Forged titanium with 18ct gold, comprising two parts under tension.
M511

Early Jewellery

The roots of most of the themes and preoccupations that characterise Poston's jewellery can be traced back to his student days. He has had a lifelong interest in the interrelationship between jewellery and the body, tactility, flexibility, movement, assemblage, problem-solving, and issues around material 'values' and ethics.

Poston has always been absolutely clear on his views about the function of jewellery. In 1975 he wrote 'I believe absolutely that jewellery is for the wearer, not the spectator, since I believe it essential that people should be involved in their own existence rather than in the image of it. The primacy of the wearer demands that the jeweller pays close attention to how the piece of jewellery feels and works with the wearer's body, whether this is at a physical level or a more psychological one.' From this follows his focus on tactility, flexibility and movement.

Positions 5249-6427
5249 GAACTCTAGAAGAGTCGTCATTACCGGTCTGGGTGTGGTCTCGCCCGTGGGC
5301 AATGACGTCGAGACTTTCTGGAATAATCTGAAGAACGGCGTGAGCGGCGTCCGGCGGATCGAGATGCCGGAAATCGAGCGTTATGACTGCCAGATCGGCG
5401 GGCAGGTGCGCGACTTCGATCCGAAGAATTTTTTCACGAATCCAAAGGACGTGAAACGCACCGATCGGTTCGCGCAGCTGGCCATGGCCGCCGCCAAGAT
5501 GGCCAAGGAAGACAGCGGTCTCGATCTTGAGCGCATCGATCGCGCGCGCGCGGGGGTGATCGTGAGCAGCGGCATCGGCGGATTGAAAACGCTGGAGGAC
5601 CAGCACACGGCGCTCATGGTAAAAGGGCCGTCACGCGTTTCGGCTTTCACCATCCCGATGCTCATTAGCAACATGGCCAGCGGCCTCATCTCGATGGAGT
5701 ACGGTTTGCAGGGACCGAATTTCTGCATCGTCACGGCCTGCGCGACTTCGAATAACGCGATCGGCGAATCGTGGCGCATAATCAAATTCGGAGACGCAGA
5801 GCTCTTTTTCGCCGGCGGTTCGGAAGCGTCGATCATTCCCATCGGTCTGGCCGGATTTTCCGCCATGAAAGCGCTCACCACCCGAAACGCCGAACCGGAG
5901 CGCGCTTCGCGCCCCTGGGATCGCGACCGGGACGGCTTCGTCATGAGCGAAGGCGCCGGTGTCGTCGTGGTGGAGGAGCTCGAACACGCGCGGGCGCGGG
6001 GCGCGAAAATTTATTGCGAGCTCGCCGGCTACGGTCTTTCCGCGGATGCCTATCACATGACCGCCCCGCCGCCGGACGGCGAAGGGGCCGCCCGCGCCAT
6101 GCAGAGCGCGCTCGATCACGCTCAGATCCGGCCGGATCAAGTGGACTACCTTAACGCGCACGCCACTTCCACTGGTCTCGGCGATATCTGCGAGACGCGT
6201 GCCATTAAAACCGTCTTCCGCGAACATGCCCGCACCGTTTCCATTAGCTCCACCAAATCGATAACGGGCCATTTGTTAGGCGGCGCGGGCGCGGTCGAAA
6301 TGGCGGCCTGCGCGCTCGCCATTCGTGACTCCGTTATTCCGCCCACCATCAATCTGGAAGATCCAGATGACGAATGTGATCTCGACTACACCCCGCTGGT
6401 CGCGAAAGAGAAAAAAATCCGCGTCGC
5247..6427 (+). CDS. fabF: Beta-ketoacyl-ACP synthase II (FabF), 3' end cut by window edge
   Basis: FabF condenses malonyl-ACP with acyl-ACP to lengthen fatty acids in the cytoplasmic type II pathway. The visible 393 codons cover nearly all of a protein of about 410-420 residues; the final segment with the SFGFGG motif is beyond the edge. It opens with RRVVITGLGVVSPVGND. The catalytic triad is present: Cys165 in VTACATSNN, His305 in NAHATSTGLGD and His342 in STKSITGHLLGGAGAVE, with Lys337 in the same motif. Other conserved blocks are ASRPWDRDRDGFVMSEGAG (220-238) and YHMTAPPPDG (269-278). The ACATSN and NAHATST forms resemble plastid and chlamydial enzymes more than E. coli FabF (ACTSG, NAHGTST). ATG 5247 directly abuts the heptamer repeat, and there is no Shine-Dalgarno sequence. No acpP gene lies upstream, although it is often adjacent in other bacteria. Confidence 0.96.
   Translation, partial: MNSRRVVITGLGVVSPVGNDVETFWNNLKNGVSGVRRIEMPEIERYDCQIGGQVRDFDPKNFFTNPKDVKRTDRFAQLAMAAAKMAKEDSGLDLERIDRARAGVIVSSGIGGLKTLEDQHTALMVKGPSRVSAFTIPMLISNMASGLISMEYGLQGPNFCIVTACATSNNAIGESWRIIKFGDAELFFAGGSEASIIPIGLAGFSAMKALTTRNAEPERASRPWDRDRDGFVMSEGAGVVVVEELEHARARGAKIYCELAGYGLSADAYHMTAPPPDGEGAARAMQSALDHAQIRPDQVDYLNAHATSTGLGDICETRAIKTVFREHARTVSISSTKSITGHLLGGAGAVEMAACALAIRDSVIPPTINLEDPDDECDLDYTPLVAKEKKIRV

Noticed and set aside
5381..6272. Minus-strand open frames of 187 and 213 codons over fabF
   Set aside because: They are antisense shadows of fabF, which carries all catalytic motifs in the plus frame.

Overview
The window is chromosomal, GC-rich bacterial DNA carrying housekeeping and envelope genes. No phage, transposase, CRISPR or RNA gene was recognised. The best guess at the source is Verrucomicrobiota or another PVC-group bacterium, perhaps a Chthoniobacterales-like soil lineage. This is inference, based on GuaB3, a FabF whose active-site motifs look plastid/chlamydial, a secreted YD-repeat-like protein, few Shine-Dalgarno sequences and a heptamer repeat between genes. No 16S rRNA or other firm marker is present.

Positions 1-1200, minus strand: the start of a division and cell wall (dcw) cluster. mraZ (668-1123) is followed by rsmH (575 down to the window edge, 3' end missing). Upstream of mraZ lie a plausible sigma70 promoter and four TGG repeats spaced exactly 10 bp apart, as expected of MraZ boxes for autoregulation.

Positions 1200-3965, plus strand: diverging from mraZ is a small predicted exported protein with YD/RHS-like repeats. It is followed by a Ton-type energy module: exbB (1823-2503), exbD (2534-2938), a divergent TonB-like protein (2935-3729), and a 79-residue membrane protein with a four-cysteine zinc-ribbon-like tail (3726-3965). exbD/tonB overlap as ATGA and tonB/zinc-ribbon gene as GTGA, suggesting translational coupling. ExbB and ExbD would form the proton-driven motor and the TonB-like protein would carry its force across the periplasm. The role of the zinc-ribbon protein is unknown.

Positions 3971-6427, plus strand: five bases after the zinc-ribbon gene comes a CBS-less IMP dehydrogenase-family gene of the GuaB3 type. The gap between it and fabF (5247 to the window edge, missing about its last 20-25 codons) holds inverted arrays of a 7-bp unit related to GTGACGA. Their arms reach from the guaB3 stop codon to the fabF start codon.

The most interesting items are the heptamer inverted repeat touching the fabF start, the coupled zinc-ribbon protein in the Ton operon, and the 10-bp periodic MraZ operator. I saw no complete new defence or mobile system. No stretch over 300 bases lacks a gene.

I believe absolutely that jewellery is for the wearer, not the spectator, since I believe it essential that people should be involved in their own existence rather than in the image of it

David Poston

1974

Bracelet, 1979
Stainless steel and red plastic.
M289

Bracelet, 1979
Stainless steel
M293

Key Moments

1967

Begins diploma in Jewellery at Hornsey College

1968

Makes first numbered object 'Feelie' ring

1968

Hornsey Sit-In

1970

Graduates from college

1974

First feature in Crafts magazine

1975

Solo shows at two key venues: The Knotted String and Rubbish Company at the Arnolfini Gallery in Bristol and David Poston. A Tactile Approach to Jewellery at Electrum Gallery in London. Also exhibits in the pivotal exhibition, 'Jewellery in Europe'

1984

Begins Research Assistant post at Hull University, and moves away from making jewellery

David's account of the Hornsey Sit-In

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